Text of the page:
Studies of the next tank were initiated in 1975 and included a critical analysis of the future role of tanks, which reaffirmed their position as the engin principal de combat or EPC. To explore the range of possibilities, in 1977 four different designs were produced of a tank of about 40 tonnes with a three-man crew and an automatically loaded 120mm smooth bore gun mounted in different turrets on front and rear engined chassis. But two years later French and German authorities entered into discussions about the development of a common tank, which came to be called Tank 90 or Napoleon. This led to two years of further studies at the end of which the two countries parted company again, largely because the proposed tank would have little French content.

As a result, more studies were carried out for a purely French tank which included designs with overhead gun installations and the crew located in the hull. But in the end the choice already made in 1983 was confirmed. This amounted to a tank of 56 tonnes with a conventional configuration but with a two-man turret and a bustle autoloader with 22 rounds. Its design was finalized in l986, when it was called Leclerc, and the first of six prototypes was completed three years later.

Production of the Leclerc resulted in the commencement of its deliveries to the French Army in 1992 and continued until 2006, when 406 were completed. A year after the first Leclerc was delivered to the French Army it was also adopted by the United Arab Emirates, which ordered 388. Tanks ordered by UAE differed from the French Army version in being powered by MTU MT 883 diesels of 1,500hp instead of the SACM V8X of the same power. The former was the most successful of the turbo-charged diesels developed for tanks since the 1970s and was as compact as the latter, which was more complicated, incorporating as it did the Hyperbar supercharging system that was comparable to the addition of a small gas turbine, and which consumed significantly more fuel.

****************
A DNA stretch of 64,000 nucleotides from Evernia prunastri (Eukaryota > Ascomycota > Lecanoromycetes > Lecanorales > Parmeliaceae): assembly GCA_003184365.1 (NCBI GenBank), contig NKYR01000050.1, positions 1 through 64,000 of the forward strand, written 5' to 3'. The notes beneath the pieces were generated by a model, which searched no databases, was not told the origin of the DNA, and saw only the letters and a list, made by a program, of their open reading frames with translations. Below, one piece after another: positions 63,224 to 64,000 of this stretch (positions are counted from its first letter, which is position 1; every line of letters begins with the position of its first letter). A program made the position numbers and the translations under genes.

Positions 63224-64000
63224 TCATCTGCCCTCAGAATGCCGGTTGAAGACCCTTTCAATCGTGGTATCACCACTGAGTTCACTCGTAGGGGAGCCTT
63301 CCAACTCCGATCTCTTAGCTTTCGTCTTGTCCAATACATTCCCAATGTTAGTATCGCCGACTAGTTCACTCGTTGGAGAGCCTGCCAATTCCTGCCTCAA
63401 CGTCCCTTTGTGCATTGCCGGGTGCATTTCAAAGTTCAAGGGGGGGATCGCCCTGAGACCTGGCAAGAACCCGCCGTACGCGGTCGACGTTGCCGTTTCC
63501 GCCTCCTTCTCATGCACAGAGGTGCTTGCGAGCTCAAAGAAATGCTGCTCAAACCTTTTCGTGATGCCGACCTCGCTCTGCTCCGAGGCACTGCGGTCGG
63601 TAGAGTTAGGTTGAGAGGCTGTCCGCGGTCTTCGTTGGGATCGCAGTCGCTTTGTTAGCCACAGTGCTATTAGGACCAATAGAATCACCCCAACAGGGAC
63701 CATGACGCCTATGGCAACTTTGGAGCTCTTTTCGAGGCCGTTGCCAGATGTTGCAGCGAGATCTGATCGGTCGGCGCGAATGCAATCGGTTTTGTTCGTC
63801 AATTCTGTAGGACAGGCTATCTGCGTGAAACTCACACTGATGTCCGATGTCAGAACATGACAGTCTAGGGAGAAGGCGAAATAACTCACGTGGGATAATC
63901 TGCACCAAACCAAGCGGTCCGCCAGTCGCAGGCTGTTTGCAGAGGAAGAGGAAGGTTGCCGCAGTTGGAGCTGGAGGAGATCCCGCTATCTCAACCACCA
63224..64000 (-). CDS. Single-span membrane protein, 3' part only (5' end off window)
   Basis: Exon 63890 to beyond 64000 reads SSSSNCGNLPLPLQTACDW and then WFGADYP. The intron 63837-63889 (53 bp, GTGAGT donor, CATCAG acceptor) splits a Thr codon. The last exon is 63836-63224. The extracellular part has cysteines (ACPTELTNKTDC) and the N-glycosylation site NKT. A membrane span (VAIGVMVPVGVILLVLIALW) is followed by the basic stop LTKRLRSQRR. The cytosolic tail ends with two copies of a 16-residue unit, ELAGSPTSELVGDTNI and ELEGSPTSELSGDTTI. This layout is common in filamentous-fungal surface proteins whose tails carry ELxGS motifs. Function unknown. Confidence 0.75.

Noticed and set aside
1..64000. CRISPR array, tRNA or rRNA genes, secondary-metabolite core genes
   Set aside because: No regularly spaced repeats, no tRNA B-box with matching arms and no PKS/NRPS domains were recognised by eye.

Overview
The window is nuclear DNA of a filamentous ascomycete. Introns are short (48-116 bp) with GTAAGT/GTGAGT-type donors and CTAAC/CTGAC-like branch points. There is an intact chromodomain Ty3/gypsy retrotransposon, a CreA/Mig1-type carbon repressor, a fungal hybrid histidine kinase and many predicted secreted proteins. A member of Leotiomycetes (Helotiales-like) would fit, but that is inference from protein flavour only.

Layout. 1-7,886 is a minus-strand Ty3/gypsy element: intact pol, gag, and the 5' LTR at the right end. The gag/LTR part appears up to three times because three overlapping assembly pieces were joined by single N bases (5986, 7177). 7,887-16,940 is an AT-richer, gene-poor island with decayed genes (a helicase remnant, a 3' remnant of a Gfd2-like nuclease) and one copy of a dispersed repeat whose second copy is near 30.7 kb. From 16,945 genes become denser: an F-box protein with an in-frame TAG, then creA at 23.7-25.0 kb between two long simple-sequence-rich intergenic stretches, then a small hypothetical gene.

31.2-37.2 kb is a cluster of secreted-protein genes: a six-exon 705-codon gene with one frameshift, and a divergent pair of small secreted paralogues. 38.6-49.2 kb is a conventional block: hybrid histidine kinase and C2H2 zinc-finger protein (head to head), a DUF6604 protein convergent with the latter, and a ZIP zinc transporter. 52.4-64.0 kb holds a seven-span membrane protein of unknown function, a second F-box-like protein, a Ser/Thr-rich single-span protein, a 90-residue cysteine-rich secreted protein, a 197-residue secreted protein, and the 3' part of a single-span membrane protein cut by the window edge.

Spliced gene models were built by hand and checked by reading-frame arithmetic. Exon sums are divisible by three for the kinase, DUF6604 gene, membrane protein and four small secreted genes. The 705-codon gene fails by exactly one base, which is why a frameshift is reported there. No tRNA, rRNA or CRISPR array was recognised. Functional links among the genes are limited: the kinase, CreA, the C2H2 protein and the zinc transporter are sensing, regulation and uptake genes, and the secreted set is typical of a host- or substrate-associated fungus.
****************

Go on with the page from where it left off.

Both versions of the Leclerc enjoyed the advantage over other contemporary Western tanks of having an automatic loading system, particularly when it came to firing on the move. Their autoloader could also accommodate a wider range of ammunition than the carousel-type autoloaders of the Soviet tanks, including projectiles with longer penetrators. They could also accept larger calibre ammunition. This was demonstrated in 1996 when, as a result of earlier decisions that a 140mm gun might be necessary to defeat future enemy tanks, a Leclerc was successfully modified to mount a gun of this calibre, even to the extent of containing the same number of rounds in its autoloader as the standard 120mm gun version.

The inherent advantage of the Leclerc in this respect was not exploited, as the change in the political situation resulting from the collapse of the Soviet Union removed the need for 140mm guns. Instead, Giat Industries (now Nexter), the manufacturers of Leclerc, addressed the problem of tank operation in urban areas brought out by the US invasion of Iraq in 2003. This led to improvements to Leclerc in all-round observation and protection, particularly against attack at close quarters, or in what were called Actions en Zone Urbaine, AZUR.

The number of Leclerc tanks retained by the French Army was also reduced to 208 as a result of the changes in the political situation, which represented the strength of its remaining four tank regiments.